The celebrity roast of Nelson Mandela

My memory is not what it used to be.

Then again, it never was.

I wanted to write a post about something I saw on TV a long time ago and how it affected me. But when I started factchecking what I saw, it turns out that what I remember didn’t actually happen. Some people would blame this on the Mandela Effect, saying it really did happen, but the lines of history have changed. Others would simply acknowledge that memory is not as reliable as we generally want it to be.

Here’s what I remember: in the 1970s there were frequent television specials called celebrity roasts. These were staged like tributes to performers such as Bob Hope or Lucille Ball, but instead of honoring their careers and achievements, these shows made the honorees the brunt of jokes and humorous insults. The roasts were, of course, heavily scripted. The episode I remember honored Orson Welles. The reason I remember that episode is that, at the end, when the honoree got to stand and respond to all the evening’s speeches, Welles deliberately jettisoned the script that had been prepared for him and gave sincere, spontaneous, and glowing tributes to all the entertainers who had just spent the hour insulting him. I would like to think that Welles’ graceful and kind example helped me to mature at least a little bit, realizing that it is classier to be kind to others than to return insults with insults.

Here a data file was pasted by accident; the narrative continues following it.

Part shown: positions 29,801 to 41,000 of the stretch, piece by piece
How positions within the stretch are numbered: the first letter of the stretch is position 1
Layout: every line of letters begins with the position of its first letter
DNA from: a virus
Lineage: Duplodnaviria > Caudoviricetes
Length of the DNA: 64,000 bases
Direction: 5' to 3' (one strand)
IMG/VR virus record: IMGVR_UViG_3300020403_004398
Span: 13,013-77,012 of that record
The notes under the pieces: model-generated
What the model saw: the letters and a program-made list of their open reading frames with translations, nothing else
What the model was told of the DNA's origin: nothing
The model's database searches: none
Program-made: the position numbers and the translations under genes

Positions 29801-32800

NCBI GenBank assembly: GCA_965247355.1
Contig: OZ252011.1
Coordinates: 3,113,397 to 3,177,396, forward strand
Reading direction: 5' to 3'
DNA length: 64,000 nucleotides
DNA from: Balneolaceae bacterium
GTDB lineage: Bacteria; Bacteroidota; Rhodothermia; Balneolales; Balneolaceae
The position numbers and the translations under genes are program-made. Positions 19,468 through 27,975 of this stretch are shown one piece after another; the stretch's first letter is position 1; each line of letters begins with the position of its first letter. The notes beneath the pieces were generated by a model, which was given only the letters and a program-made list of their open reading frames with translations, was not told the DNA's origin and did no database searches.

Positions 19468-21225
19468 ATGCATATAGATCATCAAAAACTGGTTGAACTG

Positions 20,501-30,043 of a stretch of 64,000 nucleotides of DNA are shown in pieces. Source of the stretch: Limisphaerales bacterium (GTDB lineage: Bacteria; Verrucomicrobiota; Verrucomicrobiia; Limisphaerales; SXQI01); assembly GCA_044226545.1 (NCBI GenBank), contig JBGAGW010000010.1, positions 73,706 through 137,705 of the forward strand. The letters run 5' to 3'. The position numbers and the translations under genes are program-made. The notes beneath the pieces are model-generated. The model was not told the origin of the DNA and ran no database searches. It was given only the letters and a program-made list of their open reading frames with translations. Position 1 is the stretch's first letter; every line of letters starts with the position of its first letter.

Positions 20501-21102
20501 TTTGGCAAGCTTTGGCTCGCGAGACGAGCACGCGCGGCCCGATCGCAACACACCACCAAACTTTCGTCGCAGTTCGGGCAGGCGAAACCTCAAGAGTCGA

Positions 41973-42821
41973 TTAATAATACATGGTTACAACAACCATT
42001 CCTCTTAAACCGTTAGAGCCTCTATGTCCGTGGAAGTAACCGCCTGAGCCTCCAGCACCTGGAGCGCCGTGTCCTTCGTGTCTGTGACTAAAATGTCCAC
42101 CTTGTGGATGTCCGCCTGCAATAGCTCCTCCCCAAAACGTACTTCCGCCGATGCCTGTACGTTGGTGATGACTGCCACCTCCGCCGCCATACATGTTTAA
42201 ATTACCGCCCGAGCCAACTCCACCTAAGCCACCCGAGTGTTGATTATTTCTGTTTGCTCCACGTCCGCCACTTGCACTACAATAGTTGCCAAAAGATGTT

The Internet confirms that dozens of such specials were filmed and broadcast in the 1970s. Dean Martin was the host for all these roasts except the one in which he was honored, when Don Rickles hosted. Rich Little and Nipsey Russell were frequent speakers at these roasts. I thought I remembered Paul Lynde being on them often, but he only spoke at two roasts. In addition to the many comedians that were involved, occasionally athletes were honored. Two politicians—Barry Goldwater and Ronald Reagan—also received the gauntlet of the roast.

But although Orson Welles was a speaker at several of these roasts, he was never honored with a roast. My memory of his gracious kindness is a false memory.

Well, not entirely false.

A little further digging has shown that, on October 5, 1978, James Stewart was honored with a roast. Orson Welles was one of the speakers. When Welles rose to speak, he discarded his script and gave Stewart a heart-felt tribute based on memories of experiences they had shared. When Stewart had his opportunity to speak at the end of the event, he responded to Welles in the same spirit. It is possible that he also spoke kindly of the other speakers.

It is natural that, because of Welles’ classy behavior at this roast, I would think of him as the featured star rather than merely one of the speakers at the event. This is why factchecking is important: human memory is quite fallible.

Here’s another example: I remember hearing an exciting baseball game on the radio in 1984. The Cubs and the Cardinals were playing in Wrigley Field, and my parents and I were weeding the garden behind our house as we listened on a small transistor radio. The game was tied in the eighth inning, and the Cubs had put in their star reliever, Lee Smith, to preserve the tie. The pitcher was due to bat sixth in the bottom of the inning, so it seemed like a safe move to bring in Smith. (Baseball fans will understand the strategy.) But the plan backfired. In the bottom of the eighth inning, the Cubs found themselves still in a scoreless tie, with the bases loaded, two outs, and their best relief pitcher coming to the plate. Relief pitchers rarely are called to hit. They are almost a certain out. And, indeed, Smith did strike out in that at bat. But not before Leon Durham stole home. Smith returned in the ninth to finish the game and earn the victory in a 1-0 game.